Latest Entries »

In the desert

by Paul Blom (6-12-17; Age 31)


I wandered through the dark endless expanses of the wilderness,

strolling and staring at stars

when I happened upon a man,

another lone wanderer.

He looked tired and oh so hungry,

so I offered him some bread and meat.

I’ve always been the giving type.


“Get thee behind me!” he growled,

rejecting my simple offer of charity.


I was offended, and rightfully so.

“Who the hell do you think you are?” I asked him.

“The king of all the nations of the earth?

Everybody, kneel down to the king of the world!

I was just offering you some food because you look so hungry.”


He snarled at me. “I will not be tempted.”


“Fuck you, dude. I was just trying to be nice.

Why don’t you go throw yourself off a cliff?

If you don’t want my help, maybe the angels will catch you,

and then they can feed you. Jeez.”


So I strolled off into the night, pondering the light of the morning stars,

leaving that crazy man behind me in the wilderness.


Psychoanalysis (5-27-17)


by Paul Blom (5-27-17; Age 31)


Old habits sneak up like machetes in a wheat field,

slow with unearthly silence while you’re busy looking

elsewhere, so focused on the mundanities of the day

or internally gloating over your own false victories,

machinations, and manipulations.

You thought you were somebody?

You thought you had them all fooled, that you were in control?

Control is an illusion, a veil that Chaos drapes over your face

while whispering sweet nothings into your ear.

And Chaos has sea green eyes dotted with flecks of gold,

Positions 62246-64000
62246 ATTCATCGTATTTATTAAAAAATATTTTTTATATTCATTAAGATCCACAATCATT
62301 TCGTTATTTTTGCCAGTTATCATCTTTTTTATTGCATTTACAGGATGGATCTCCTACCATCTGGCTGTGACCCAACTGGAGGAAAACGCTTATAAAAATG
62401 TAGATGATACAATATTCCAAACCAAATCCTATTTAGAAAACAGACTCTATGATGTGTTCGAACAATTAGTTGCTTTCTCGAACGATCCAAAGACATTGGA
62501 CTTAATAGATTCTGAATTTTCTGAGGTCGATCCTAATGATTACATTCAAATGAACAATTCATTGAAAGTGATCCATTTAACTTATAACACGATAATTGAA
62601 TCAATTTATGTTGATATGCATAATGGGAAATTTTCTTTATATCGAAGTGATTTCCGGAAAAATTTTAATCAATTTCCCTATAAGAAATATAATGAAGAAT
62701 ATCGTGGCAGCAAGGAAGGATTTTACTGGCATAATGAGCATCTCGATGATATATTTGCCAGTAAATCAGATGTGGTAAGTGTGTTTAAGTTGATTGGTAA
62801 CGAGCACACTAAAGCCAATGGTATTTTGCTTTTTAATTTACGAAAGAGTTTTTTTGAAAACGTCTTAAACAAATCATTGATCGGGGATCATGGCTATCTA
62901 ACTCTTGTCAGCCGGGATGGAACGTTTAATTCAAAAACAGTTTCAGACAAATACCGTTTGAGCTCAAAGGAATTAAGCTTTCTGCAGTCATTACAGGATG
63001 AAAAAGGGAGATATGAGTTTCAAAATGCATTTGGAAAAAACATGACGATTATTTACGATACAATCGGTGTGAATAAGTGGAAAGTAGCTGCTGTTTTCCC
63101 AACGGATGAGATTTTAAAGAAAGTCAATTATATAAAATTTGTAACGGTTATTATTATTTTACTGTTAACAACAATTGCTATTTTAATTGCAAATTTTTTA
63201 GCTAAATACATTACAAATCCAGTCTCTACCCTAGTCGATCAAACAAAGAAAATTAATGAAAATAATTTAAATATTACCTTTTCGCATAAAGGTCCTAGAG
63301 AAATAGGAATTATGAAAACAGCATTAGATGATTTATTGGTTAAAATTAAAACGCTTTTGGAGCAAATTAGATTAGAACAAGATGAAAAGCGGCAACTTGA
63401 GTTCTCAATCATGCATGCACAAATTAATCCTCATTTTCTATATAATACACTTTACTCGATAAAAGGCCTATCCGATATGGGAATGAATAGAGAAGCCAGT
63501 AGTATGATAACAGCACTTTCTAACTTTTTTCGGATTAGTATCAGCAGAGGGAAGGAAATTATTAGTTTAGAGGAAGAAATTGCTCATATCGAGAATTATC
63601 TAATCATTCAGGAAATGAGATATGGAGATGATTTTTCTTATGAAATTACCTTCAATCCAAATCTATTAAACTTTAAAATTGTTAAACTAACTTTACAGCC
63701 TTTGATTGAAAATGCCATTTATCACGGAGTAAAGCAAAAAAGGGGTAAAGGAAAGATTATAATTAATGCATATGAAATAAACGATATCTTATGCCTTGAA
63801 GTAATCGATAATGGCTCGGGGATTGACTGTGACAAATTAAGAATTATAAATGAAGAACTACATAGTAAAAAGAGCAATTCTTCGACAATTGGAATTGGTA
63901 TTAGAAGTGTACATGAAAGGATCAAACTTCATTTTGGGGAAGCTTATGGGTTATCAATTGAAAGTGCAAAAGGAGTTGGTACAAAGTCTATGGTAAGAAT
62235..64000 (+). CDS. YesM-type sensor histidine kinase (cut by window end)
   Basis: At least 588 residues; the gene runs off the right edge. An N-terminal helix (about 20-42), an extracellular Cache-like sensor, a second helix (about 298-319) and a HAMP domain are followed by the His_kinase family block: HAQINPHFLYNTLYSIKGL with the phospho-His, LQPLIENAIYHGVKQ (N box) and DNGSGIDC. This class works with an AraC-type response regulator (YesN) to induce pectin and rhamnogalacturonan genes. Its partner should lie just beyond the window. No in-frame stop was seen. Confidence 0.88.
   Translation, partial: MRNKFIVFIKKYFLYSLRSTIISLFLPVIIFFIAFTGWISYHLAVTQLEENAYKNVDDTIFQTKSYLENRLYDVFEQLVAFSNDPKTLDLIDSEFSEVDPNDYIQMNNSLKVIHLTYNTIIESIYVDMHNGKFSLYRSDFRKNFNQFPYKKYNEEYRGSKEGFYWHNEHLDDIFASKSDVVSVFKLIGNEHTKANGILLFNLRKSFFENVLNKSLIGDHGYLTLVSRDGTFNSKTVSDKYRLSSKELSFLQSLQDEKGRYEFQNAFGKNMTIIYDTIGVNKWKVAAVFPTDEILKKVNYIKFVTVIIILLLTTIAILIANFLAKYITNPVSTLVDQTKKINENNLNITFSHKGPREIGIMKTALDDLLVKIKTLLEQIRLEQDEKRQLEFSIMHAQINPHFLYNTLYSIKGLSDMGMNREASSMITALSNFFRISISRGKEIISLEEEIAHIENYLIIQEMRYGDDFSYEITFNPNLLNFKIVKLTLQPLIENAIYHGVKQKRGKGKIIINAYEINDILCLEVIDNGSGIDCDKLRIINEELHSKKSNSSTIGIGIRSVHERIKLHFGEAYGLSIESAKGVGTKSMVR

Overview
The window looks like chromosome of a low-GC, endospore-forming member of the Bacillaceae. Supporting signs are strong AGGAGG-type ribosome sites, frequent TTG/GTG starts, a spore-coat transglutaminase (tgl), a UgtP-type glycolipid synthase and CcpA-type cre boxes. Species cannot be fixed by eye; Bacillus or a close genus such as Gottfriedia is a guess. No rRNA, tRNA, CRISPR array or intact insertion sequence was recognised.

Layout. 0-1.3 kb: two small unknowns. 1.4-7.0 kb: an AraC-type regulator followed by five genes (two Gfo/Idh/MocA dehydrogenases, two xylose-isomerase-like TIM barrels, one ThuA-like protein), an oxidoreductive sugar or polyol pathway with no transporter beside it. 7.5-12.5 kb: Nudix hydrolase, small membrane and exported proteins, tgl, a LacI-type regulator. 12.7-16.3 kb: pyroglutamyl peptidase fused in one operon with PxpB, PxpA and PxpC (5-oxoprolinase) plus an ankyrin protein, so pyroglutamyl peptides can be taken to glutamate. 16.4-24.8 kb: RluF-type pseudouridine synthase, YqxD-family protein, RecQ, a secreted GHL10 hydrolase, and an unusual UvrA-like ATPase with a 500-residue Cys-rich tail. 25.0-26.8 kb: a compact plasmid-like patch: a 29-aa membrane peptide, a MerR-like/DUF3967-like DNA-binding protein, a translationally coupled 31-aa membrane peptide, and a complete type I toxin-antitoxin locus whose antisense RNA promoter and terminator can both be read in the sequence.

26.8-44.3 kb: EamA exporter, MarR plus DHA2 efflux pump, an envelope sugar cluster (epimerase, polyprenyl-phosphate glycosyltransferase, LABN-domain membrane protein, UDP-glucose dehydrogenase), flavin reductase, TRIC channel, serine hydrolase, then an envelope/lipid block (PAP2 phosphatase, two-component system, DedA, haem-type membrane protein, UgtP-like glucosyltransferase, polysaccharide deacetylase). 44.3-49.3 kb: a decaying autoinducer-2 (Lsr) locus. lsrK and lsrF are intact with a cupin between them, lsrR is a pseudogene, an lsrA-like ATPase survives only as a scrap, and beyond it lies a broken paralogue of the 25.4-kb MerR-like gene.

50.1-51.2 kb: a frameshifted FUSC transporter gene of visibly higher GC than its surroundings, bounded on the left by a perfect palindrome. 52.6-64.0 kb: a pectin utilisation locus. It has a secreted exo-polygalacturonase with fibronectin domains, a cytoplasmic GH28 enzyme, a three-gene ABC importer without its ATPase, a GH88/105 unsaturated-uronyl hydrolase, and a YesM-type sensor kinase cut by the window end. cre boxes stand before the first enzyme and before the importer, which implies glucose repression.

flecks of gold you pretend not to see so you can slide your face closer

only to be rejected, half-heartedly pushed away

in a manner that keeps you confused,

stumbling, ranting, and rambling into the night

amidst old poetics you thought you’d long since outgrown.

Maybe it’s better this way. The words are back,

but so are all the other old habits that come with them.

You spend far too much time pondering the mysteries of Chaos,

but you’re trapped. Maybe it’s better this way.

He struggled with the darkest aspects of humanity only to find

hope amidst the struggle. He slaughtered a thousand suns

to prove his worth. Biochemistry be damned.

How’s that for a crescendo ending?


The Music Behind Me

by Paul Blom (7-19-16; Age 30)


I would climb every mountain,

but I’m no climber.

I’d hear the stories of every stranger,

but there’s too many tongues to learn.

I’d walk every road, sing every song,

and try the local brew at every roadside pub and lodge,

but the coins in my pocket are too few,

the hands on the clock too quick,

and the miles ahead too long.


Maybe somewhere along the way, I’ll figure out

where I’m heading. Maybe I won’t know til I arrive.

But in those pubs, halls, and homesteads behind me,

drum-punched shoulders shake to beats

that force toes and heels into staccato landings

like pen points bouncing against paper, like chisels

pounding into stone, their ascensions and descents

indistinguishable in the soupy haze of dust, sweat, and song.

And as these homesteaders, earth-shakers, and dust dancers

sing the sun to its zenith, flinging themselves against its silhouette

only to fall and kick the earth out of its slumber,

I stumble on, struggling to determine my destination

somewhere out there in the distance.


%d bloggers like this: